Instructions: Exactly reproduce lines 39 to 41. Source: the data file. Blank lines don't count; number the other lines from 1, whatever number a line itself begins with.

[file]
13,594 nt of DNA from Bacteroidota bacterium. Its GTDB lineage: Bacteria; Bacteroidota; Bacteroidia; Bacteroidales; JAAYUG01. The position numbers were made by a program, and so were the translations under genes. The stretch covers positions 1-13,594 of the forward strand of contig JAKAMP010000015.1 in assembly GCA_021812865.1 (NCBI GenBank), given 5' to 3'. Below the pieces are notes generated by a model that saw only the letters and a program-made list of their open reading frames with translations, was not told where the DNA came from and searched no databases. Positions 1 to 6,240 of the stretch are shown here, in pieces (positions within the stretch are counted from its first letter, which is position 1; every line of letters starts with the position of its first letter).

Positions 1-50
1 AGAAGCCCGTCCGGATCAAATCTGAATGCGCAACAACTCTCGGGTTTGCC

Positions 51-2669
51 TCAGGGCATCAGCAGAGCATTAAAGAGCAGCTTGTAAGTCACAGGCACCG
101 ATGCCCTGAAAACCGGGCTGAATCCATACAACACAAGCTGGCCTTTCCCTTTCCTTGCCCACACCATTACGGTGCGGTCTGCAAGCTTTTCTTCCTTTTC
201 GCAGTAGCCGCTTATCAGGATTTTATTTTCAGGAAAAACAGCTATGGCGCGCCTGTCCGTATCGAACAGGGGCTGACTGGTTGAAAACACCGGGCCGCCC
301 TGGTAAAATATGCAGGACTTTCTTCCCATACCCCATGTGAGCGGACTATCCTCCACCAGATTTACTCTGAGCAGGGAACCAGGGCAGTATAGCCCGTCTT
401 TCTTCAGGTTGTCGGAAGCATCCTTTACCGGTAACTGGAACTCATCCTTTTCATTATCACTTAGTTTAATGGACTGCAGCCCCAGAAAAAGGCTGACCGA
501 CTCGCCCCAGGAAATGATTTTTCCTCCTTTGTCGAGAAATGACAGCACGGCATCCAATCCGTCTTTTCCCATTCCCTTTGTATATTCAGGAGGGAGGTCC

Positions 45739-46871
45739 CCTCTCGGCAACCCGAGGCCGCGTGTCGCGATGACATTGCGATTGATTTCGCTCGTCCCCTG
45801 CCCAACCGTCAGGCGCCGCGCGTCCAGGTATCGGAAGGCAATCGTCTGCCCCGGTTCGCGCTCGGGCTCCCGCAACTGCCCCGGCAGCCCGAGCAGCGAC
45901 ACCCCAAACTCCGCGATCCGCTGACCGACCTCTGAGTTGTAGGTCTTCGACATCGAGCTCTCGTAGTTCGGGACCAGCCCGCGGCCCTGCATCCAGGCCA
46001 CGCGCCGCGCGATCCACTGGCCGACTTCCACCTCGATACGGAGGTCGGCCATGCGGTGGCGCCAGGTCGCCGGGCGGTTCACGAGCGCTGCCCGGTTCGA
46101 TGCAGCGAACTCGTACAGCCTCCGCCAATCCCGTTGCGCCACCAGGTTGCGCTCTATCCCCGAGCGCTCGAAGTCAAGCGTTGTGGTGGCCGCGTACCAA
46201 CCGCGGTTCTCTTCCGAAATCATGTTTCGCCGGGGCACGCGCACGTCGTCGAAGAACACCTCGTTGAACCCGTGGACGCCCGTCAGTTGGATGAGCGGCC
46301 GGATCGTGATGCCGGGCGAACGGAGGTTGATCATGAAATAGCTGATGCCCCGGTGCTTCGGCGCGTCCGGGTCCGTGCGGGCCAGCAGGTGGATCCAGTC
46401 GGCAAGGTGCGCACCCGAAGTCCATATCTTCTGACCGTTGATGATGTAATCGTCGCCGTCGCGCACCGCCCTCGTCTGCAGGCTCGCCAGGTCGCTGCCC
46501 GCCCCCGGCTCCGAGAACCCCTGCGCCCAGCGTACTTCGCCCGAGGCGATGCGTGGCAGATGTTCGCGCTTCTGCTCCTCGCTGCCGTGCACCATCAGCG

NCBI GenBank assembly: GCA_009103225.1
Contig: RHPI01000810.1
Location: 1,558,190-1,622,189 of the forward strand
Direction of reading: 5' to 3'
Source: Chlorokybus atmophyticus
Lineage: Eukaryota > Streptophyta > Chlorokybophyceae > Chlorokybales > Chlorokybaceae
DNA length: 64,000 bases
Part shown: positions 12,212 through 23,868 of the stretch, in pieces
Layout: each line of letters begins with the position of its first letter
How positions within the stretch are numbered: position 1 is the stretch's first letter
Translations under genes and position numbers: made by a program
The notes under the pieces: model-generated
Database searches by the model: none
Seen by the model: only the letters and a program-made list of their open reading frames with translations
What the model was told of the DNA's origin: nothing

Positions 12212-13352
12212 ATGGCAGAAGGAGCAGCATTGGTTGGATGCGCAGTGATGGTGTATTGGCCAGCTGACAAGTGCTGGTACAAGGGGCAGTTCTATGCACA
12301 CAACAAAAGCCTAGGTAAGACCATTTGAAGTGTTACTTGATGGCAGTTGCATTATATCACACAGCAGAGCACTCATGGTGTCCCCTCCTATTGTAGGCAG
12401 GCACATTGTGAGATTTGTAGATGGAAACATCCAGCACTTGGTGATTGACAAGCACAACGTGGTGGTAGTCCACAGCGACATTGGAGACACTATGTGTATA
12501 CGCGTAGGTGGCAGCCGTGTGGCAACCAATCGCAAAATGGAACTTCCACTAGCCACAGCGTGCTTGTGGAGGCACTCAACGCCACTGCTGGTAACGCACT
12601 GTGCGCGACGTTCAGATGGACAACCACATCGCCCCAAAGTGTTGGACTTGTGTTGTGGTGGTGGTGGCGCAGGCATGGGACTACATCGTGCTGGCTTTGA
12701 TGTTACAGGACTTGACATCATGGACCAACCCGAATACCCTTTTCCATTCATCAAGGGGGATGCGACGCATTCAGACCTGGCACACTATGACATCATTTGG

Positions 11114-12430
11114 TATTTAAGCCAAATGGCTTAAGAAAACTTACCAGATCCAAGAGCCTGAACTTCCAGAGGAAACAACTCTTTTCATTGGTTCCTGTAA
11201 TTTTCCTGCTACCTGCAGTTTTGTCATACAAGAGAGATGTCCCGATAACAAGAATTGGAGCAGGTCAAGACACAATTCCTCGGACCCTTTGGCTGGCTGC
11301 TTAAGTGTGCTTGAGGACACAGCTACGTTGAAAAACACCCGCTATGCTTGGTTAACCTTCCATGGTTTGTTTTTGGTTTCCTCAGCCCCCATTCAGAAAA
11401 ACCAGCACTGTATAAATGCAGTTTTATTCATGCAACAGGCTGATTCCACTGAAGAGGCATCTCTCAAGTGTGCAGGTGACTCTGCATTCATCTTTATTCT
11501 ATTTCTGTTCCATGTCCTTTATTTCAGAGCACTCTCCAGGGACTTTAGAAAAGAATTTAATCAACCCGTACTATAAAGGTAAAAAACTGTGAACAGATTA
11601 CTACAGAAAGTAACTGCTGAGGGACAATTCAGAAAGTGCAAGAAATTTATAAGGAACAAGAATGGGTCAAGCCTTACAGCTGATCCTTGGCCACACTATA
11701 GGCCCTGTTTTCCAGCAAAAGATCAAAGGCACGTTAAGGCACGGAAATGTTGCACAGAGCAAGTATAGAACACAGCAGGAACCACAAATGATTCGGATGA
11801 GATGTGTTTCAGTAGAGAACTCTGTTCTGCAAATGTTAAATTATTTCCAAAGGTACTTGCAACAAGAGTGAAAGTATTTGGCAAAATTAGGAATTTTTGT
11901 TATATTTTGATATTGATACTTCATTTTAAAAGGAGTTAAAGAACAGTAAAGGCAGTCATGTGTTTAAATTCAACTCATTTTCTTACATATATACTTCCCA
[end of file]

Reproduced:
12401 GCACATTGTGAGATTTGTAGATGGAAACATCCAGCACTTGGTGATTGACAAGCACAACGTGGTGGTAGTCCACAGCGACATTGGAGACACTATGTGTATA
12501 CGCGTAGGTGGCAGCCGTGTGGCAACCAATCGCAAAATGGAACTTCCACTAGCCACAGCGTGCTTGTGGAGGCACTCAACGCCACTGCTGGTAACGCACT
12601 GTGCGCGACGTTCAGATGGACAACCACATCGCCCCAAAGTGTTGGACTTGTGTTGTGGTGGTGGTGGCGCAGGCATGGGACTACATCGTGCTGGCTTTGA